In the first grade Doug Givens and I fought every day after school. Doug lived one block south of 12th Street and I lived one block north. Each afternoon at 3:15 p.m. Doug and I would meet at the intersection where he would turn right and I would turn left. We would flail away as we grabbed one another and held on until our white tee shirts tore away. We engaged in this behavior for about two weeks. Our war ended without a formal armistice when our mothers figured out why they were meeting at the J.C. Penny Store tee shirt counter two Saturdays in a row. I have no clue why we started fighting, but our mothers had both of our fathers make sure we knew peace was the preferred new normal. Back then fathers shaved with straight razors and straight razors were sharpened with a thick leather strop. Behavioral modification was instant and permanent.
My mind returned to those halcyon days when the cable news purveyors of our current political fiasco published the latest imbroglio between the national Democrats and Republicans. One pundit suggested that the atmosphere in Congress was so volatile physical aggression among our elected representatives was a probability.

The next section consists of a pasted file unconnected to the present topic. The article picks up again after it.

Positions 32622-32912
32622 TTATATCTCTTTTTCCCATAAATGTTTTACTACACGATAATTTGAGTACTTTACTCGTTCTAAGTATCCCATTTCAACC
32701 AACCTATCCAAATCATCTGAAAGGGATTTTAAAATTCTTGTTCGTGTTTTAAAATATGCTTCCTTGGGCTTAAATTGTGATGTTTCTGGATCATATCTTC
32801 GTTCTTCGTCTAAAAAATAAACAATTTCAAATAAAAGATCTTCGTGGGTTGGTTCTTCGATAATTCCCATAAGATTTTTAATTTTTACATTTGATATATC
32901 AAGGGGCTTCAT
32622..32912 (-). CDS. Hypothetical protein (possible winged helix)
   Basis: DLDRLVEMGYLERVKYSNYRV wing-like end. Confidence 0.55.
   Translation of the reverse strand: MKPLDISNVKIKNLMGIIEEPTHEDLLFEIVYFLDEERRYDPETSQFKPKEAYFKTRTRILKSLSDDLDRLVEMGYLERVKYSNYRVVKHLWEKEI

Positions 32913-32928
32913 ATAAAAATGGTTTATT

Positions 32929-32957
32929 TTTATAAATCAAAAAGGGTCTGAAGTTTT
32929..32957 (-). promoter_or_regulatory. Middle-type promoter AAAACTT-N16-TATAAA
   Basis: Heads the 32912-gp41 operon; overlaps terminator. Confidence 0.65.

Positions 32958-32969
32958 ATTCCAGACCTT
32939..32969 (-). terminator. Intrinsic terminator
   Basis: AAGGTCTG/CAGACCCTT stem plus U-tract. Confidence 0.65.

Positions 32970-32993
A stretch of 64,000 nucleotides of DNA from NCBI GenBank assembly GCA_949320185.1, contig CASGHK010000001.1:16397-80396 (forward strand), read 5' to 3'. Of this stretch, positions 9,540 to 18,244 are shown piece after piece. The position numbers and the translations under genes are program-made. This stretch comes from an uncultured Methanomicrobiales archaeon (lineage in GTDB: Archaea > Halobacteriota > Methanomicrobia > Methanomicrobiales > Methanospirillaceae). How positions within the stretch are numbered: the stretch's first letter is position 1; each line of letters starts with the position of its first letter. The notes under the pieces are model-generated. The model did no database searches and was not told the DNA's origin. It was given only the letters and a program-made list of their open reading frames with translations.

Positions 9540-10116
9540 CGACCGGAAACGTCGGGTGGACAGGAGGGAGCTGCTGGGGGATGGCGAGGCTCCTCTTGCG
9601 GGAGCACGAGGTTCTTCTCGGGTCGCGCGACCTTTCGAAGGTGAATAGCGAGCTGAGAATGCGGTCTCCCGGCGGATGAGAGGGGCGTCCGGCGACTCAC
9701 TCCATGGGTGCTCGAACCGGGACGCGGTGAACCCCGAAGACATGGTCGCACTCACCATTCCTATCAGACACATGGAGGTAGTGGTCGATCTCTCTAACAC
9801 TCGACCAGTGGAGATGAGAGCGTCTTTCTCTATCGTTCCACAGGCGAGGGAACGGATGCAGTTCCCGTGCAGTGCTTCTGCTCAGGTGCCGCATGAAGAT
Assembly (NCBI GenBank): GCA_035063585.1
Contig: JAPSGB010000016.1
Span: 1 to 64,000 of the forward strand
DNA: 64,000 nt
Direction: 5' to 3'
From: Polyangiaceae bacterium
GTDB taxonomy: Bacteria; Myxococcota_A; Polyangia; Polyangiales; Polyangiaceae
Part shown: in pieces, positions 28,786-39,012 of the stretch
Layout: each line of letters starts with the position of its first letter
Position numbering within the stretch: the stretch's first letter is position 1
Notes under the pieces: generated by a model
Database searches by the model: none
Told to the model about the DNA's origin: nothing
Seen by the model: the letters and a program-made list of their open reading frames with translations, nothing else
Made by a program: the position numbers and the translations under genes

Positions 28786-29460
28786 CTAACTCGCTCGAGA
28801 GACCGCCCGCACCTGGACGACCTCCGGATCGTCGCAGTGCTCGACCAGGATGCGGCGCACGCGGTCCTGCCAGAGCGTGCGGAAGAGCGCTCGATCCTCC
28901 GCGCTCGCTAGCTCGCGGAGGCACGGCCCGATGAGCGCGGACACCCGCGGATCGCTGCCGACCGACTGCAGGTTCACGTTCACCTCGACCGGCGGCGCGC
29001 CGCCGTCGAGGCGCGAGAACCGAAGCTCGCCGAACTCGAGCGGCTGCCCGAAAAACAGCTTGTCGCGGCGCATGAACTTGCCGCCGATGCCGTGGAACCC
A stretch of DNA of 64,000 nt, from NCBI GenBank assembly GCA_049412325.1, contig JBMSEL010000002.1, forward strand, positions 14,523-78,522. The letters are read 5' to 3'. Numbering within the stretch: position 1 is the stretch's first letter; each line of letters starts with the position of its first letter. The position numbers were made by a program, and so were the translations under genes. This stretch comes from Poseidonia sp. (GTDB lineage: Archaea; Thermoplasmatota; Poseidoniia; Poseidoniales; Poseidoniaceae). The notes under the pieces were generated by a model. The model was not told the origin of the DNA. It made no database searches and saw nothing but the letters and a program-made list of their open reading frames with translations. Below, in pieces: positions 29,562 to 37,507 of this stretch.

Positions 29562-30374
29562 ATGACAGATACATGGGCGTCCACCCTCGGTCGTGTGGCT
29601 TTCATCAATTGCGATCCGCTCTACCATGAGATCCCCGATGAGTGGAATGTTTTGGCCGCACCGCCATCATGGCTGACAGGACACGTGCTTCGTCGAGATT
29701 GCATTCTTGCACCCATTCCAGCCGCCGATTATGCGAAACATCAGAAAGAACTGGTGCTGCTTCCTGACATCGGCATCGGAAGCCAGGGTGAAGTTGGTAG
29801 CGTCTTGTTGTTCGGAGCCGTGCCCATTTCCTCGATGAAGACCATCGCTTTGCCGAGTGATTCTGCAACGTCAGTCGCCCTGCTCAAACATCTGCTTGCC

This comment brought forth the spectre of the May 22, 1856 caning by southern Democrat Congressman Preston Brooks of northern Republican Senator Charles Sumner. You will note the antebellum date. Slavery was the issue. At least, unlike Doug and me, those guys back then knew why they were upset.
In 2019 the issues calling out the very worst in our leaders are every bit as puzzling to me as why Doug and I saw fit to render asunder each other’s tee shirt. Why are those people constantly at one another’s throats? What divides us as a nation? Is Civil War about to break out again? Does our credo about all people being equal mean squat? Am I just unable to appreciate the great debate?
Or are the infantile machinations of our highly paid federal employees much like those of two first graders? Perhaps we should require all members of our federal government to show up for work in white tee shirts or maybe red and blue ones. As for how we outside of Washington, D.C. might respond to the waste of our tax money on ad hominem silliness I suggest we do have a razor strop of our own; it is called a vote.
By the way, Doug and I got together at our 50th class reunion. We still do not have a clue why, but we sure had a good time remembering what.